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Sentinel node in colon cancer: a multimodal approach

  • S Palmisano1,
  • N de Manzini1,
  • A De Pellegrin2 and
  • F Zanconati2
BMC Geriatrics20099(Suppl 1):A5

https://doi.org/10.1186/1471-2318-9-S1-A5

Published: 1 April 2009

Background

Colon cancer staging and prognosis are factors related to nodal status. About 15–20% stage I or II patients develop local recurrences and distant metastases within 5 years despite surgery with curative intent. Sentinel lymph node mapping aims to facilitate staging, to identify any unusual mesenteric lymphatic drainage patterns and to select patients who might benefit from adjuvant chemotherapy.

Materials and methods

Between March and October 2008, 12 patients were enrolled in the study. All of them underwent preoperative colonoscopy. Exclusion and inclusion criteria are summarized in Table 1. One patient was excluded intraoperatively due to the discovery of synchronous colon cancer. The study was thus performed for 11 patients, 5 males and 6 females; mean age was 81 years. Lymph node mapping was performed using the in vivo technique at both open (7 patients) and laparoscopic surgery (4 patients), via a subserosal injection of Patent BlueV dye in each quadrant around the tumour. The sentinel lymph nodes are defined as the first one to four blue-stained nodes with the most direct lymph drainage from the primary tumor. The sentinel lymph nodes were examined according to standard hematoxylin-eosin staining; then they were sectioned at 200 μm intervals and examined with immunohistochemistry on cytokeratins.
Table 1

Criteria of the study

Exclusion criteria

Inclusion criteria

Rectal cancer

Adults

Synchronous colon cancer

ASA 1–3

Previous colon resections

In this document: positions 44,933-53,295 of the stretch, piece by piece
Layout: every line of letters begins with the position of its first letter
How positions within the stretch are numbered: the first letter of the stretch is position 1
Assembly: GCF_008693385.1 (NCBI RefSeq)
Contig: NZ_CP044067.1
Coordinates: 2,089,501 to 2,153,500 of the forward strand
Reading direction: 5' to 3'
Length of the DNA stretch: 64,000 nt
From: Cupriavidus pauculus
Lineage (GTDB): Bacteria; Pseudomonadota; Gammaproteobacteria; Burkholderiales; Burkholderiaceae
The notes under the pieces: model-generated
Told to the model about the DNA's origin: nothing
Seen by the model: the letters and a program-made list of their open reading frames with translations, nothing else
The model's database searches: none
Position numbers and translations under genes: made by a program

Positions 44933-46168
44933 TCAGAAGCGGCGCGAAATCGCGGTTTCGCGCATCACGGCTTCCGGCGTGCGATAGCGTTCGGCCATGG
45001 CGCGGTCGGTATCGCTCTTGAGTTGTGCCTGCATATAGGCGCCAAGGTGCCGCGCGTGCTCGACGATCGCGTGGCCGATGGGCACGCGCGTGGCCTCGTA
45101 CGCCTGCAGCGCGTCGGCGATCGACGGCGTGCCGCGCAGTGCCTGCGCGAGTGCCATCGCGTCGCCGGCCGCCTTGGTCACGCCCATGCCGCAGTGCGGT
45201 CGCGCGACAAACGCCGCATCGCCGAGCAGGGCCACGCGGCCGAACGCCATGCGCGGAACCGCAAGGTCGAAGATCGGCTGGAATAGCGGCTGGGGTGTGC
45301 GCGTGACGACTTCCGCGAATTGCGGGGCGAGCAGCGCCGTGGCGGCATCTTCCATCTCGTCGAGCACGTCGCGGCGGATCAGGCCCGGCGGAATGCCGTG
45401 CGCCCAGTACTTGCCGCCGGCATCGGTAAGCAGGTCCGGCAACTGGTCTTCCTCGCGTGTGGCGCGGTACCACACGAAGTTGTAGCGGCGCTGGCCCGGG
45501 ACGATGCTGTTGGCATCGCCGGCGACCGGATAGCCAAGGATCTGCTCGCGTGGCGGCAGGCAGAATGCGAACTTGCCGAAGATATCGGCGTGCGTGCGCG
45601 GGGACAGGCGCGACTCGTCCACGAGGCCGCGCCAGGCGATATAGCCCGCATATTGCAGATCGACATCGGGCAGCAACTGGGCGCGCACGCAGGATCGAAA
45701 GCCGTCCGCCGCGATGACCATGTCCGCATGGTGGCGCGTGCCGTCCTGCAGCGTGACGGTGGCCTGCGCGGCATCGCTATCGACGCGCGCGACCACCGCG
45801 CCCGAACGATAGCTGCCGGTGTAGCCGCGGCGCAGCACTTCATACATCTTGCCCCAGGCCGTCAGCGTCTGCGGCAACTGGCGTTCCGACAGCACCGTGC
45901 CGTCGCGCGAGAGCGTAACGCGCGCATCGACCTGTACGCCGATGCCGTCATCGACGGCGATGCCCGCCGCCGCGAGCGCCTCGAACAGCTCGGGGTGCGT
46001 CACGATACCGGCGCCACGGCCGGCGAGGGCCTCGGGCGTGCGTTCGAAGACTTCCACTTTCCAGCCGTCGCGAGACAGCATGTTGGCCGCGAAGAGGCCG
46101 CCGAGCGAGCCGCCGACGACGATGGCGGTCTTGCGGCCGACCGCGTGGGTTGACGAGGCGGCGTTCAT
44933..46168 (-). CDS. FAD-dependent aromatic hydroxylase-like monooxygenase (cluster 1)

Colon cancer

Preoperative metastases

Pathological colon polyps

Intraoperative metastases

Patients without metastases

Preoperative pathological nodes

Elective setting

Adverse reaction to the colorant

 

Neurological or psychiatric disease

 

Results

Detection rate was 90.9%. A mean of 2 sentinel nodes per patient was found. Mean lymph node mapping time was 15 minutes. One case of false negative was discovered. The sensitivity of the multilevel sectioning and immunohistochemistry was 75%; the negative predictive value was 95%. Neither skip metastases nor aberrant drainage were found.

Conclusion

Intraoperative sentinel lymph node mapping is a feasible technique. Cooperation between gastroenterologists, surgeons, anatomopathologists and oncologists are necessary to achieve a correct procedure. Histological upstaging is effective and reliable to define node status and consequently tumour staging and prognosis.

Authors’ Affiliations

(1)
Department of General Surgery, University of Trieste
(2)
Department of Pathology, University of Trieste

Copyright

© Palmisano et al; licensee BioMed Central Ltd. 2009

This article is published under license to BioMed Central Ltd.

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